Dem senator introduces bill to 'drain the swamp'
© Victoria Sarno Jordan

Sen. Jon TesterJonathan (Jon) TesterGOP angst grows amid Trump trade war Overnight Defense — Presented by Huntington Ingalls Industries — Pentagon approves transfer of .5B to border wall | Dems blast move | House Dem pushes Pelosi to sue over Trump's Yemen veto Pentagon approves transfer of .5B to Trump border wall from Afghan forces, other accounts MORE (D-Mont.) is touting legislation to create a five-year wait period before ex-lawmakers can lobby their former colleagues — by referencing President Trump's pledge to "drain the swamp."

Tester this week introduced a bill that would extend the "cooling off" period for lawmakers, as well as ban hundreds of executive officials from becoming registered lobbyists for five years after they leave their job. 
"This legislation will hold public servants accountable and ensure folks in Congress and in the Administration are thinking about what’s best for our country — not what’s best for their wallets," Tester said in a statement on Friday. 
Currently, House members have to wait one year after leaving office to lobby, while senators have to wait two years.
During his campaign last year, Trump promised to "drain the swamp" of corruption in Washington by instituting a five-year lobbying ban for executive officials and asking Congress to pass a similar wait period for former lawmakers. 
"Draining the swamp in Washington is one of the issues where the president and I agree," Tester said. 
Tester faces reelection in 2018. Trump defeated Democrat Hillary ClintonHillary Diane Rodham ClintonThe Memo: Trump faces steep climb to reelection What the Mueller report tells us about Putin, Russia and Trump's election Steve Bullock puts Citizens United decision at center of presidential push MORE by more than 20 percentage points in November, creating deep concerns among Democrats about Tester's chances of keeping his seat in the deep-red state.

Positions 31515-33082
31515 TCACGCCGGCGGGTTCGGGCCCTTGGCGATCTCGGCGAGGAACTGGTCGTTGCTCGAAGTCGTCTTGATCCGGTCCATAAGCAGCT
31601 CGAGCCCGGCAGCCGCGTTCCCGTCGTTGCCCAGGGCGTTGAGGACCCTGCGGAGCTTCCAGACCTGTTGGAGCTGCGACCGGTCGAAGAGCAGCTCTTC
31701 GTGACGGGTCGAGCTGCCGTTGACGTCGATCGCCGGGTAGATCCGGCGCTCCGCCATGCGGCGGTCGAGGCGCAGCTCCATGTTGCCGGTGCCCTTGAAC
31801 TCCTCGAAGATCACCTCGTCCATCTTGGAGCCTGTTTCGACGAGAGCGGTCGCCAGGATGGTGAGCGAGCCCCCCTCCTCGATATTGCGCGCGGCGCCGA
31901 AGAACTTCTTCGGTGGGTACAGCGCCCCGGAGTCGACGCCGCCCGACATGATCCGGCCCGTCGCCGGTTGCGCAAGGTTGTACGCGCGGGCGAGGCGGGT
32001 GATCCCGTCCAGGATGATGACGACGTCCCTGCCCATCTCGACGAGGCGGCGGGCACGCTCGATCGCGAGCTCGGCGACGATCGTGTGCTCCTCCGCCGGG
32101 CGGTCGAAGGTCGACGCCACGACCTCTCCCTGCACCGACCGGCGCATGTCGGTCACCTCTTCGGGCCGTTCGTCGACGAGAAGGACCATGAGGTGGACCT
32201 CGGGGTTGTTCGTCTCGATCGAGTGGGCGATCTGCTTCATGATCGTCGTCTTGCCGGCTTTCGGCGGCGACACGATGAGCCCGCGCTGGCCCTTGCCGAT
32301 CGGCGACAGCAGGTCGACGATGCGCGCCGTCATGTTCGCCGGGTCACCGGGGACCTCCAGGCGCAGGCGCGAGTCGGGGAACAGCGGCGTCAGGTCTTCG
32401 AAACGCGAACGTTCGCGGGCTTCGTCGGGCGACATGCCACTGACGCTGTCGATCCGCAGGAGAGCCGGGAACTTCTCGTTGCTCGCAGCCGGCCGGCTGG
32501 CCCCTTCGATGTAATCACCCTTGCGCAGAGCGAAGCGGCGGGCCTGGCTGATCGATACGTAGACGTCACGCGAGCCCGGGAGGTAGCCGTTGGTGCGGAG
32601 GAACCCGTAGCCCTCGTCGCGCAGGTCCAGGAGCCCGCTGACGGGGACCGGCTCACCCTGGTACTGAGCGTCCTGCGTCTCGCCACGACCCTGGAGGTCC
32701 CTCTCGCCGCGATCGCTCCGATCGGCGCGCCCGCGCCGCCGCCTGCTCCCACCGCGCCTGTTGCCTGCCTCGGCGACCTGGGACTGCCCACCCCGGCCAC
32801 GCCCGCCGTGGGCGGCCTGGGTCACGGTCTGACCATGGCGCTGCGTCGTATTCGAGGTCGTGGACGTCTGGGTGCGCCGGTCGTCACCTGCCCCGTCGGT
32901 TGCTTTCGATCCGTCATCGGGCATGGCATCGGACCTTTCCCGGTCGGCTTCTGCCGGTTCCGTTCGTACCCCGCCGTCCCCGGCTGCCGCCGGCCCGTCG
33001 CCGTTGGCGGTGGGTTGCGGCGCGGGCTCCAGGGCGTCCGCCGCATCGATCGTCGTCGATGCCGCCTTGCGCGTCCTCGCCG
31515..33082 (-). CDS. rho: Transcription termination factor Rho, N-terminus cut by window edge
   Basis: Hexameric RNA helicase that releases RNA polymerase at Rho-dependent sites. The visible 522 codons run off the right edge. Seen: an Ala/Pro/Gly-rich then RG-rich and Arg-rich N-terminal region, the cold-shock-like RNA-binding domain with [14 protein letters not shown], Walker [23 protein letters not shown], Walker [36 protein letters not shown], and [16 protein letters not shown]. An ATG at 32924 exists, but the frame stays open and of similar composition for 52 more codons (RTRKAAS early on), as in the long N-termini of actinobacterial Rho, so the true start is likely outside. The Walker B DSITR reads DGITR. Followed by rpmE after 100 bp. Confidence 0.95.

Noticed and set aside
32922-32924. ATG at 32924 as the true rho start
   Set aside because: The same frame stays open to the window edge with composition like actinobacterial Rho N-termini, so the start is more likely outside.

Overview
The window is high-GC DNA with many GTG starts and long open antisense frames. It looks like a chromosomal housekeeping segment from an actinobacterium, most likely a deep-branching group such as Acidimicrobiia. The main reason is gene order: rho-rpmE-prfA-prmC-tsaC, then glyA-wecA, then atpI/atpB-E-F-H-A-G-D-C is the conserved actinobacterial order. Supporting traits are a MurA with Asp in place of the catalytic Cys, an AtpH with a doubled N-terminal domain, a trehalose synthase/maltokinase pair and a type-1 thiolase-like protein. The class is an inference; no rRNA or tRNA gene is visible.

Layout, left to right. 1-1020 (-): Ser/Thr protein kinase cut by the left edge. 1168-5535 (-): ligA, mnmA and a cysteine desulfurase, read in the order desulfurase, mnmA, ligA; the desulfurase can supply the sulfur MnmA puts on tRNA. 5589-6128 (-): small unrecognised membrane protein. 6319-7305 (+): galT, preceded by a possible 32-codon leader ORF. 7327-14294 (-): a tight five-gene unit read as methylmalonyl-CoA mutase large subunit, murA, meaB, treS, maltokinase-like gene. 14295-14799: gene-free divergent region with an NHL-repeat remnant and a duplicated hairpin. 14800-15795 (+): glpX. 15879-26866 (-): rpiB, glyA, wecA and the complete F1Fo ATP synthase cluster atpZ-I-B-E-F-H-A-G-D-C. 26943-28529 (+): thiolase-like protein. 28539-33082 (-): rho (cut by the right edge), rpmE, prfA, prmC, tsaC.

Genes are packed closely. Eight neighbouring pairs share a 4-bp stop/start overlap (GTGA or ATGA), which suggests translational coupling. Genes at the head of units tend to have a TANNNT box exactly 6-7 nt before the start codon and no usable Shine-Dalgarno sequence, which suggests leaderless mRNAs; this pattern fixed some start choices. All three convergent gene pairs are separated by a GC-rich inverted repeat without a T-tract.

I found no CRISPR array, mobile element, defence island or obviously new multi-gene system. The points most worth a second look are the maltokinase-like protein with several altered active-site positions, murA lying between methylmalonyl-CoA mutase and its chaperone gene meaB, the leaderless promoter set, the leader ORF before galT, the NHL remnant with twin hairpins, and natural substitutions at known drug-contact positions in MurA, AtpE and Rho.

Trump rolled out a five-year lobbying ban in late January, but the measure only blocks officials from lobbying the agencies they worked for. 
Tester previously backed legislation — known as the Close the Revolving Door Act — that would have placed a lifetime ban on lobbying for former lawmakers, but the proposal has failed to gain traction. The latest version of the bill introduced in 2015 by Sen. Michael BennetMichael Farrand BennetThe Hill's Morning Report - White House, Congress: Urgency of now around budget Overnight Energy: Warren wants Dems to hold climate-focused debate | Klobuchar joins candidates rejecting fossil fuel money | 2020 contender Bennet offers climate plan CNN announces four more town halls featuring 2020 Dems MORE (D-Colo.) garnered two co-sponsors: Tester and Sen. Al FrankenAlan (Al) Stuart FrankenHirono electrifies left as Trump antagonist Miss USA pageant winner celebrated for addressing 'Me Too' movement on stage NY man sentenced to prison for racist death threats to Obama, Waters MORE (D-Minn.). 
Outside advocacy groups quickly threw their support behind Tester's new legislation. 
Craig Holman, a government affairs lobbyist at Public Citizen, argued that Tester's legislation would rein in the "revolving door from government to K Street [that] is spinning out of control."
"Senator Tester’s legislation imposing a five-year ban on former lawmakers lobbying Congress and administration officials lobbying the executive branch goes a long way toward cooling off the monetary value of those insider connections," he said. 

Andre Delattre, executive director of U.S. PIRG, a consumer advocacy group, added that Tester is "standing up for the voices of voters." 

"When special interests have special access to elected officials, it's everyday Americans who get left behind," he said. 

Tester told reporters during a conference call late last year that he would introduce the legislation. Rep. Peter DeFazio (D-Ore.) has also introduced legislation to codify Trump's lobbying ban.